Tire dealers voice opinions on recall
Congressman Billy Tauzin says seven brands now being fitted on Ford vehicles have a failure rate higher than the Firestones they're replacing! What do tire dealers think?
A year after Firestone recalled 6.5 million ATX, ATX II and Wilderness AT tires and one month after Ford said it is replacing all 13 million Firestone Wilderness AT tires now on Ford vehicles, Congressman Billy Tauzin (R-La.), chairman of the House Energy and Commerce Committee, has thrown the whole mess into a cocked hat.
According to Tauzin, seven tire brands now being fitted to Ford vehicles show a higher failure rate than the Firestone Wilderness AT Ford recalled last month.
He reportedly named the Goodyear Wrangler HT and the General Grabber AP XL, but would not name the five additional brands his office has identified as being deficient. That news will be made public in 30 days.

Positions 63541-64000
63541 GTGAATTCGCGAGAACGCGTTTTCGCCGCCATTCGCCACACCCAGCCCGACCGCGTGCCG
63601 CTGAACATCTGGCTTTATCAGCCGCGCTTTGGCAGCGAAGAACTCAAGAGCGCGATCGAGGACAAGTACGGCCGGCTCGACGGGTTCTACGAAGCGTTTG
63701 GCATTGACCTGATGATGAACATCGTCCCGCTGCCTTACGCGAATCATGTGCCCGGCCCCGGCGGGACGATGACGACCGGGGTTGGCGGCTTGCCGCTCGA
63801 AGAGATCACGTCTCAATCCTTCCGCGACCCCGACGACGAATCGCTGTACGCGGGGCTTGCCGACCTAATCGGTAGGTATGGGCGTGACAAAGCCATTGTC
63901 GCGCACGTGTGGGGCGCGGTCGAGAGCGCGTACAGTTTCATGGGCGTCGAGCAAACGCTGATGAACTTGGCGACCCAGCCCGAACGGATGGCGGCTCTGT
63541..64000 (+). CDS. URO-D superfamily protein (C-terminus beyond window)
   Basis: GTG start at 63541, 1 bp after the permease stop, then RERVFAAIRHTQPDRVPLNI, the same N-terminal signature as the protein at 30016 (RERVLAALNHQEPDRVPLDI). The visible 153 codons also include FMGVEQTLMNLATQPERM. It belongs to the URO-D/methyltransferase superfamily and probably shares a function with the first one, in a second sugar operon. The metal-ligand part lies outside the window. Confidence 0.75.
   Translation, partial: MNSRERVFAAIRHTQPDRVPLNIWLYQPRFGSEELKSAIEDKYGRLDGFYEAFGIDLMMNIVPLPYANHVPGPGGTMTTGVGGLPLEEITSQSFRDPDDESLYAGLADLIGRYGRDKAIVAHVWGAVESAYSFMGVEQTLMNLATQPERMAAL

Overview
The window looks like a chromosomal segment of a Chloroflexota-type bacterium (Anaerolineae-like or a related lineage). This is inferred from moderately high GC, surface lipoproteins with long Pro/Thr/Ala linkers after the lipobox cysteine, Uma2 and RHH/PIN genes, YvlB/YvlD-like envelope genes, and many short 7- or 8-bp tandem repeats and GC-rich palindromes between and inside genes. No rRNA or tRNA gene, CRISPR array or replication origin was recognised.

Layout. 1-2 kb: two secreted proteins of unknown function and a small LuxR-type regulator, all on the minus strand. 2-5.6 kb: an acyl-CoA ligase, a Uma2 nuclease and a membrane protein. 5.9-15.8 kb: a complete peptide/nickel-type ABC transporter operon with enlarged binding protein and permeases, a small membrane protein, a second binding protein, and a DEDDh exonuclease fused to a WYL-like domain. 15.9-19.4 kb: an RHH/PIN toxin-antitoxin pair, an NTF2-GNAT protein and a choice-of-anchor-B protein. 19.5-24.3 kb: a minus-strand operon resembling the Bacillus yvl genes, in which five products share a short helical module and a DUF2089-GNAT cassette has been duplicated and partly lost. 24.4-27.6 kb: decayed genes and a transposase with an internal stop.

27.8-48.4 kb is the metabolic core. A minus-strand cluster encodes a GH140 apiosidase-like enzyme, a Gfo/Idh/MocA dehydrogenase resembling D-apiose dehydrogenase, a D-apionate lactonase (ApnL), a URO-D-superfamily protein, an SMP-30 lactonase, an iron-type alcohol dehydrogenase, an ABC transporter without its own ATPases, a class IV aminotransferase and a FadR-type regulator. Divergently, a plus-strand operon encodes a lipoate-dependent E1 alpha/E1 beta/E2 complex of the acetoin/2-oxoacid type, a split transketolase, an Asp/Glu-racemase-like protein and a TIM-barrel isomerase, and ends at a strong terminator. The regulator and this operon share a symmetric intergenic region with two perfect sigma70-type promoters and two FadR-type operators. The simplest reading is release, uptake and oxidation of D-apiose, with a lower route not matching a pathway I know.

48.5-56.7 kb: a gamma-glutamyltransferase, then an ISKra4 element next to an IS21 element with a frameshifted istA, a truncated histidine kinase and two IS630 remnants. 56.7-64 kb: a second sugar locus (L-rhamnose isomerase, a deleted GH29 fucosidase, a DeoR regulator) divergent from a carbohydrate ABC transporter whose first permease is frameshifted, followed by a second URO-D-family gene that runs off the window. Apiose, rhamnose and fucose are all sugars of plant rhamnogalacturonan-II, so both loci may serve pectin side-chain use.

First, a word from Goodyear and General. Goodyear defended its tires by calling such claims as serving only to raise "unfounded fears," while a spokeswoman for
Continental General said General tires are safe.
So where does that leave independent tire dealers? How about right in the middle. "I worry about the long term implications of the Ford/Firestone battle," says Davis Rosen Jr., president of Davis Tire & Auto Care in Mt. Jackson, Va.
"Already I've had customers ask me what the failure rate is for a particular tire. That makes me wonder what the tire buyer in the near future is going to demand from me. So far, most of them are not scared, but will they be if this keeps going on?"
The longtime Virginia tire dealer said he called the local Ford dealership and told them to send recall customers to him. "I take the Firestones off and replace them because it's good business for me," he says, "but I've only found a problem with two tires so far.